Gilovich’s study also found that “the passage of time often brings with it increased confidence that one could have performed an earlier task successfully.” That confidence may be misplaced; people do tend to overestimate how much they can control situations. But while it’s hard to say how much of the world’s regret is wasted on unchangeable things people wrongly believe they could have controlled, in Gilovich’s study, at least, “only 10 of the 213 regrets involved outcomes caused by circumstances beyond the person's control.”
“You certainly can feel a host of bad emotions for things that were visited upon you,” Gilovich says. “Like ‘I was born in a generation where everyone was called to war.’ But people [generally] don’t want to apply the word ‘regret’ to that. It’s more that they rue that period. They wish it weren’t so.”
This element of control has borne out further in more recent research by Neal Roese, a professor of marketing at Northwestern University, who has found that people’s biggest regrets tend to come from areas of life where there was, or is, high opportunity for change.
“There’s two sides to this idea of opportunity,” he says. “The first part is focusing on what things were under your control in the past—what I could have done? How I could have made a difference?”
The second part is that people tend to regret more intensely mistakes that they still have the opportunity to change. If you regret not going to school for another degree, for instance, you may regret it more each year that you don’t do something about it.
“If it’s something that’s really done and you’ve reached a state of closure, you find yourself becoming more reconciled to it,” Roese says. “But when there’s still an opportunity to fix things, then our powers of rationalization are put aside. It’s kind of like the regret is a reminder to get off your duff and do something.”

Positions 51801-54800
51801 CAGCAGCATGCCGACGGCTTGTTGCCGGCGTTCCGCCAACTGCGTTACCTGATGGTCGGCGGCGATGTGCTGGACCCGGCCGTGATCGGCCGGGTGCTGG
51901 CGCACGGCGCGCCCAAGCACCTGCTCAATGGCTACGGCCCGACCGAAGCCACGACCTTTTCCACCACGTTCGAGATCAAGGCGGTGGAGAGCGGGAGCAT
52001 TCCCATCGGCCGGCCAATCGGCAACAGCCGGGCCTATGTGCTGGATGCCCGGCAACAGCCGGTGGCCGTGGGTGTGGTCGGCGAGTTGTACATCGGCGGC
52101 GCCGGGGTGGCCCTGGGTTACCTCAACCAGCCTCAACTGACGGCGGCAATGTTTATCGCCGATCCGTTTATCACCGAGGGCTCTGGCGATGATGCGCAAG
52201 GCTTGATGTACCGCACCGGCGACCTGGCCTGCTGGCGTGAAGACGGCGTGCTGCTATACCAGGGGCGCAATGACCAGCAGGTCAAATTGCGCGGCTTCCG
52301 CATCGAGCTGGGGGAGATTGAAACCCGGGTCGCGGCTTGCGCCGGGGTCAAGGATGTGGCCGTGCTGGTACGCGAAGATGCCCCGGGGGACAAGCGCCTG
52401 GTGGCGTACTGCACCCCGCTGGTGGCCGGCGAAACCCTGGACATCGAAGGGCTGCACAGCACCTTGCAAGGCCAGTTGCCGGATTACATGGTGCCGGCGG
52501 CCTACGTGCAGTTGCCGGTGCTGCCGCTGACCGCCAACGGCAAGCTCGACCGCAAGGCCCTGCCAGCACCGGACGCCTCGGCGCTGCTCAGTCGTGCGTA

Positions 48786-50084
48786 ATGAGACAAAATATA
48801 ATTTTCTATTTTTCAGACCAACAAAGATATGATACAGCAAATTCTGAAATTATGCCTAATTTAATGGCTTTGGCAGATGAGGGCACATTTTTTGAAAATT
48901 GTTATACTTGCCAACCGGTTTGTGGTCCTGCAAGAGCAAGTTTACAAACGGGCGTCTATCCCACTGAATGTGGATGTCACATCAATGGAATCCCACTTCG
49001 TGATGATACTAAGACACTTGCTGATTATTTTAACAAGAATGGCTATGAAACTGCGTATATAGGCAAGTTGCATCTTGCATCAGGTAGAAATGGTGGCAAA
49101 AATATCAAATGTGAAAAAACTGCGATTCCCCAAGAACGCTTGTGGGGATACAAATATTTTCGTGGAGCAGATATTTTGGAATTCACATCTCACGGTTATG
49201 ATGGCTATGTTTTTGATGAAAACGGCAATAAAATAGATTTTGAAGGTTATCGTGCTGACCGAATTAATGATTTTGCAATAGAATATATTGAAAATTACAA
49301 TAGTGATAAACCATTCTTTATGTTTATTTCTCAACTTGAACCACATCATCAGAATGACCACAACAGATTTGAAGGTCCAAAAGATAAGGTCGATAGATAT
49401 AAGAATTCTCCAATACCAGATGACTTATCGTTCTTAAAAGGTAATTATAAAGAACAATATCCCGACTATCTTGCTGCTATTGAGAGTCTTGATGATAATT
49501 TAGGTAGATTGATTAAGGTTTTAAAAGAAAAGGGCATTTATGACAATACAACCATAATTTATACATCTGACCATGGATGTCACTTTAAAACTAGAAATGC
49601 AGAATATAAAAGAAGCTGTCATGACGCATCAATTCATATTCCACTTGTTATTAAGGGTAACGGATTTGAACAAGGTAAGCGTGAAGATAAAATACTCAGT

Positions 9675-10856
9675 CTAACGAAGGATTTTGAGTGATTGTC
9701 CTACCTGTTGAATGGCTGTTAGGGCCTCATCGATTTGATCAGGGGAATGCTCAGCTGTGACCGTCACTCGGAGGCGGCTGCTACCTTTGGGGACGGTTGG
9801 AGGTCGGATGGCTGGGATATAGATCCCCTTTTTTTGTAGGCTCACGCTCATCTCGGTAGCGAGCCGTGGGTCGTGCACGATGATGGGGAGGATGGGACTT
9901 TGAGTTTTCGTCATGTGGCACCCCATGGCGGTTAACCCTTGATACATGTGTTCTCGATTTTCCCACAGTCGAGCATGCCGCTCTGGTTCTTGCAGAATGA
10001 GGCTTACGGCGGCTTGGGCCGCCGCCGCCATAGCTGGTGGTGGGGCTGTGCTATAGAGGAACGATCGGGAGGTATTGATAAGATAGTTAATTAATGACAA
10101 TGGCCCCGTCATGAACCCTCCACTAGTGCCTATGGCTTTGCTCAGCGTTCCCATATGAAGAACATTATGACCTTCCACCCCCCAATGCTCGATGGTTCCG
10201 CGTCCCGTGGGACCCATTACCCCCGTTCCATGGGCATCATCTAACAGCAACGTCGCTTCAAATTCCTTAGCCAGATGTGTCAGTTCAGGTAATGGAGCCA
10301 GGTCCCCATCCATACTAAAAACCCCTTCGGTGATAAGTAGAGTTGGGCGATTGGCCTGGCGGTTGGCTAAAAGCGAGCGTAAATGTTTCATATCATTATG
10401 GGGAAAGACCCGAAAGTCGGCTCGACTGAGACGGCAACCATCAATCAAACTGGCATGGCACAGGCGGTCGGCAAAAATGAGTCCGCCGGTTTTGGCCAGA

Rationalizing and analyzing and imagining are all necessary for regret, which is a cognitive emotion, unlike something more primal like fear. If humans weren’t able to imagine other possible worlds than the one they live in, they wouldn’t be able to regret things.
In psychology, contemplating “What if?” is known as “counterfactual thinking.” “Upward counterfactuals” compare reality unfavorably to an imagined alternative—for example, “If I hadn’t been sidetracked by such and such job, I would have been an Academy Award-winning actress,” offers Laura Kray, a professor of leadership at the University of California, Berkeley. “Downward counterfactuals,” meanwhile, favor reality—something like, “My job might be difficult, but at least it’s not as hard as coal mining.”
While too much upward counterfactual thinking (and regret) has been associated with anxiety and depression, it also plays a key role in problem-solving, achieving goals, and improving behavior. “When we think about how an event could have been better, we may experience feelings of regret, but the upside to those feelings is it enables us to make better decisions going forward,” Kray says. “We’re more likely to learn from our experiences when we consider a better possible world.”
Regret, in other words, is an unpleasant but necessary byproduct of psychological processes that help us grow and thrive. “If the cost of that is some of the unpleasant stew that we have to sit in, then so be it,” Gilovich says.
And what about all those people who like to proclaim that they live with no regrets?
“I don’t think we really believe those people,” Gilovich says. “To live is to have at least some regrets, and if you don’t, there’s a concern that maybe you aren’t learning sufficiently.”